Federations, Constitutions, and Political Bargaining
The paper studies a world where a region provides essential inputs for the successful implementation of a local public policy project with spill-overs, and where bargaining between different levels of government may ensure efficient decision making ex post. We ask whether the authority over the public policy measure should rest with the local government or be centralized, allowing financial relationships within the federation to be designed optimally. We show that centralization is always dominant when governments are benevolent, and that both governance structures are otherwise inefficient as long as political bargaining is disregarded. With bargaining, however, the first best can often be achieved under decentralization, but not under centralization. At the root of the result is the alignment of decision making over both essential inputs and final project size under decentralization.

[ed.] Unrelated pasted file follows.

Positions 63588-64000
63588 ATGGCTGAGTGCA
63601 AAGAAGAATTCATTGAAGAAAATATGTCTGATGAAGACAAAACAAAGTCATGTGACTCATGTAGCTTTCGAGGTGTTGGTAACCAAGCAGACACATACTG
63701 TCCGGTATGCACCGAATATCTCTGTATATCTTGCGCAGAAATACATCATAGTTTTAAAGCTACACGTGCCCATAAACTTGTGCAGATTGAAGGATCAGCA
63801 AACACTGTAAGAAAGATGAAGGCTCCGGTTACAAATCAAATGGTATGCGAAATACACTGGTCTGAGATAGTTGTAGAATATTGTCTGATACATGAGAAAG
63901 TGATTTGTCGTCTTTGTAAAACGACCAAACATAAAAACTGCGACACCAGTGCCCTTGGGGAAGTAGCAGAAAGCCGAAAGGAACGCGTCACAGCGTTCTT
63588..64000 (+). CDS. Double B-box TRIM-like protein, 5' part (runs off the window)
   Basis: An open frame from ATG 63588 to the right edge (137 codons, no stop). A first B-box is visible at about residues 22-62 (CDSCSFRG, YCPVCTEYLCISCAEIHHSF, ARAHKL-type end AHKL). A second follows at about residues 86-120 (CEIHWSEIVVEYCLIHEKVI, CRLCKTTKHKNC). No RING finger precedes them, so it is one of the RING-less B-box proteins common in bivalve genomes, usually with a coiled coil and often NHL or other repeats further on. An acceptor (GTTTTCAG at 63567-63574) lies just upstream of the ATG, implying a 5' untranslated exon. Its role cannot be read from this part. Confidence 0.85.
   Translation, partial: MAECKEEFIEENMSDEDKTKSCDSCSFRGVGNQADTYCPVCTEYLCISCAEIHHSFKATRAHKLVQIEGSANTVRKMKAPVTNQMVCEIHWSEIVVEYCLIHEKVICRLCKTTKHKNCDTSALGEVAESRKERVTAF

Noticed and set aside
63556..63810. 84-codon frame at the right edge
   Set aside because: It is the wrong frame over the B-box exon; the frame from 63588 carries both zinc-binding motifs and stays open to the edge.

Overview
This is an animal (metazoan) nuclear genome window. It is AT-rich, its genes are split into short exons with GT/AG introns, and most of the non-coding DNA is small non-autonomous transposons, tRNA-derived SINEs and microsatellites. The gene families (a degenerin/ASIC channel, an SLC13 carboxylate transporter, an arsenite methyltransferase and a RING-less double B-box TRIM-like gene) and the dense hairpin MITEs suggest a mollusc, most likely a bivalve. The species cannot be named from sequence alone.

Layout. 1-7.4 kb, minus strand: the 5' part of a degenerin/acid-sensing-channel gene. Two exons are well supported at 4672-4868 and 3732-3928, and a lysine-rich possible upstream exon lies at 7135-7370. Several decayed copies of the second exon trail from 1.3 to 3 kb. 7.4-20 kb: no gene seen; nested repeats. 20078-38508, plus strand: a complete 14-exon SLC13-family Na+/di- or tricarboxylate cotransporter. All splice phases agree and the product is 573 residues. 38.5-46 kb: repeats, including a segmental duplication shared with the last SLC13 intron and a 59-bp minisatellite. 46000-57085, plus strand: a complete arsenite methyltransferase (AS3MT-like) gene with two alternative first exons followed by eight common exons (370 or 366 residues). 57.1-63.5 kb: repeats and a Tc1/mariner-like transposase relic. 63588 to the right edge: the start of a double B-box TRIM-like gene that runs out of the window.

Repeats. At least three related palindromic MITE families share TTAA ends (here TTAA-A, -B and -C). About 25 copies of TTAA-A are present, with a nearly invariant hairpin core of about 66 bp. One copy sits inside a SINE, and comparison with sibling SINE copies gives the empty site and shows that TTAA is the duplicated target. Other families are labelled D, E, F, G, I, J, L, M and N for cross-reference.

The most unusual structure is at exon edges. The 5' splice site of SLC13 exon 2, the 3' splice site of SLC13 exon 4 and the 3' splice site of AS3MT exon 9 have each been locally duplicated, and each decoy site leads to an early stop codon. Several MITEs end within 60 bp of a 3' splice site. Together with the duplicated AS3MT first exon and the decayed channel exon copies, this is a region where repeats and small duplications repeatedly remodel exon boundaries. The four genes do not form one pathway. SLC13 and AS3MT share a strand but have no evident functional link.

|Date of creation:||Oct 2007|
|Date of revision:|
|Contact details of provider:|| Postal: Department of Economics, Simon Fraser University, 8888 University Drive, Burnaby, BC, V5A 1S6, Canada|
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